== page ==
We become more different from each other as we age. What does this tell us about ourselves?
Scientists are discovering that we have more capacity for lifelong learning than ever imagined. Being willing to learn as we age may be one reason why our differences widen.
Ageing clearly affects us differently, and some changes in functionality are to be expected. How we deal with those changes can reflect our mindset.
With a growth mindset, we take the view that every situation may provide an opportunity for new experience and return on effort.
With a fixed mindset, we tend to react negatively to opportunities and are unwilling take them up because of the fear of failure or criticism.
The mindset approach was developed by Dr Carol Dweck of Stanford University, who has written several readable books on the subject. The best known is (surprise!) ‘Mindset’.
Mindset differences are not just a characteristic of older people. They have been identified at all ages.
Mindsets reflect our beliefs about our basic qualities, such as intelligence, talents, personality. To think they are unchanging implies a fixed mindset, whereas a growth mindset would suggest that these qualities can change and develop.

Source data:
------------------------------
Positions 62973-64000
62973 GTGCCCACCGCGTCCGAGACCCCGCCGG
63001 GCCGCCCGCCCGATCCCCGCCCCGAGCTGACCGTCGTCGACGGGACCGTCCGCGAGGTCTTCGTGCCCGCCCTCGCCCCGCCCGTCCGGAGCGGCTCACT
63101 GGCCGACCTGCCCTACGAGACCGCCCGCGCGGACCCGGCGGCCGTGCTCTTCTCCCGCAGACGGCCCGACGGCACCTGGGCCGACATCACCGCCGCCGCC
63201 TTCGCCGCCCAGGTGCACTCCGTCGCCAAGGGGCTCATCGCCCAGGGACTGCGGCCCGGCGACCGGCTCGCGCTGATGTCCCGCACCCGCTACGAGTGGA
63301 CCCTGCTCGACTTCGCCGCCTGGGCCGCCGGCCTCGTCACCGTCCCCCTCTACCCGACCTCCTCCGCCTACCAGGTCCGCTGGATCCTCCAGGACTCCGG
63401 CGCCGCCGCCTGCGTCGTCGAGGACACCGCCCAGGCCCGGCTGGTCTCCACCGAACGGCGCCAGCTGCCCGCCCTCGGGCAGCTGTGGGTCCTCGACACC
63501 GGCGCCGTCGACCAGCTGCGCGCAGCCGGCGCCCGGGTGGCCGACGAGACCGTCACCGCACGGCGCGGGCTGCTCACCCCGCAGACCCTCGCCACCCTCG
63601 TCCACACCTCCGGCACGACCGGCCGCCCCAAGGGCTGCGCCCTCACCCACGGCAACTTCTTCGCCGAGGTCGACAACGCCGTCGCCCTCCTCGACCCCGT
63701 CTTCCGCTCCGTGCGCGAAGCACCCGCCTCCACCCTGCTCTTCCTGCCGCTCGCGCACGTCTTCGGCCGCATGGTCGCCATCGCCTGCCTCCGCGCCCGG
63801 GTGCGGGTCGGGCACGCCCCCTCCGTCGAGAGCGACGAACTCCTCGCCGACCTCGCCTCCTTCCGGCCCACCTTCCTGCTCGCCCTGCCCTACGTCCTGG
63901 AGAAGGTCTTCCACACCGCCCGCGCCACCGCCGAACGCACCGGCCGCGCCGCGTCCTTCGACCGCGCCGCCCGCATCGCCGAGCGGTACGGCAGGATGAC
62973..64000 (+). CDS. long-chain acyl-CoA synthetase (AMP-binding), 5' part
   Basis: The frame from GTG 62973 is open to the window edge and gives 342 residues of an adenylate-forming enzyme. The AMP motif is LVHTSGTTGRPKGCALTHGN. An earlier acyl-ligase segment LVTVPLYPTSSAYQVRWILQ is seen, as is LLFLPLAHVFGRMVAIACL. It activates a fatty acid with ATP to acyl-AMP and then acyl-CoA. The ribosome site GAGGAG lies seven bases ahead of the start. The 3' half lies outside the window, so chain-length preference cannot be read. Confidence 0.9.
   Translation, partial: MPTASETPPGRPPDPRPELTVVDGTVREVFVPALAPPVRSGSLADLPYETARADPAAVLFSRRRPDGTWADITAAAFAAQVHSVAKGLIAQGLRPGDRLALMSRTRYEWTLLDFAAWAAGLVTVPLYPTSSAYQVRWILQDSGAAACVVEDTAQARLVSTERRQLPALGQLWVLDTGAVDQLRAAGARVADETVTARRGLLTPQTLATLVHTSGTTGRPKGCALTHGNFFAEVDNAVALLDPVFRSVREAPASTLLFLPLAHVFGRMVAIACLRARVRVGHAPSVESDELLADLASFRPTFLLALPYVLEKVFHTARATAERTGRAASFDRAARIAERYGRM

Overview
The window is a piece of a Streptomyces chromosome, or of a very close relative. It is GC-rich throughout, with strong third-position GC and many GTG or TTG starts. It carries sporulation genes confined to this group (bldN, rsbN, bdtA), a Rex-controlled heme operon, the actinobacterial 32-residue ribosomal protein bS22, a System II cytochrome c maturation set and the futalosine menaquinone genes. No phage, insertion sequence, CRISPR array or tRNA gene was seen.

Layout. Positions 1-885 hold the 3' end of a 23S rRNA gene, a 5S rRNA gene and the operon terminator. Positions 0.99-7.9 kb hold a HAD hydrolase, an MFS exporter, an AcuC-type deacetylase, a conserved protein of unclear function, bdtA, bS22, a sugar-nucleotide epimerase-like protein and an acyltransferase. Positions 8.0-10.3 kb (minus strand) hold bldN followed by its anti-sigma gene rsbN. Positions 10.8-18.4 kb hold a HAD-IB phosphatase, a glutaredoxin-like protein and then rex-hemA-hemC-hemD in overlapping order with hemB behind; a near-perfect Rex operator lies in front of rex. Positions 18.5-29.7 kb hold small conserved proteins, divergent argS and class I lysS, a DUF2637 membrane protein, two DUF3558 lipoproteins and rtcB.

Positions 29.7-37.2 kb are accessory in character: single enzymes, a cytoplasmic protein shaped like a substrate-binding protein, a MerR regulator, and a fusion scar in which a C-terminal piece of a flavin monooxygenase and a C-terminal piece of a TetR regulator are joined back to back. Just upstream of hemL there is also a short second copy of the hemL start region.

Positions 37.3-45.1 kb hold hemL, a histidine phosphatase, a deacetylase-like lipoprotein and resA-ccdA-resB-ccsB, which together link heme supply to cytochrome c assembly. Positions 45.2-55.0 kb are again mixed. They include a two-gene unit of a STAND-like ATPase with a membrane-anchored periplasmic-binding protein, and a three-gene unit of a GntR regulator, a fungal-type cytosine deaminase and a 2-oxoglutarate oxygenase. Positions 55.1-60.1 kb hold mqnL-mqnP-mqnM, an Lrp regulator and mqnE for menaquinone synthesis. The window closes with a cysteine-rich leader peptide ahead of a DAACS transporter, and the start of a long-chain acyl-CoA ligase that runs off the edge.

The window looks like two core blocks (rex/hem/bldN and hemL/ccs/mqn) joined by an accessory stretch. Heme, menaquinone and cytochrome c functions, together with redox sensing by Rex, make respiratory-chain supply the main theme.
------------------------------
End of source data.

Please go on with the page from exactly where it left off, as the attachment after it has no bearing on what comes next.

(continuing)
There’s no escaping negative experiences but a growth mindset can apply the learning from them to boost knowledge and seek more favourable outcomes.
Mindset and longevity
Intuitively you would probably expect a growth mindset to be more likely to enhance quality of life at all ages because it reflects a more purposeful outlook. This seems to be the case.
- People who gave up on their efforts to achieve positive outcomes tended to have shorter remaining life spans
- Individuals with positive perceptions of ageing on average lived longer than those with less positive perceptions
- A positive emotional style was shown to be associated with a higher resistance to infection
It would be stretching things to conclude that a positive emotional style, supported by a growth mindset was a panacea for solving all the issues of ageing.
But these ‘straws in the wind’ seem to be blowing the same way, suggesting we have some ability to influence outcomes.
Being better informed about how our longevity may play out provides a framework for taking some control.
A longevity plan provides a more informed framework. Having a sense of what is important gives a focus to the journey.
It seems that a growth mindset can support that focus with a more engaged outlook and maybe achieving a more satisfying quality of life.
There is a story that in his 90’s the famous cellist Pablo Casals was approached by a student who asked ‘maestro, why are you still practising?’ He replied ‘because I am still learning’.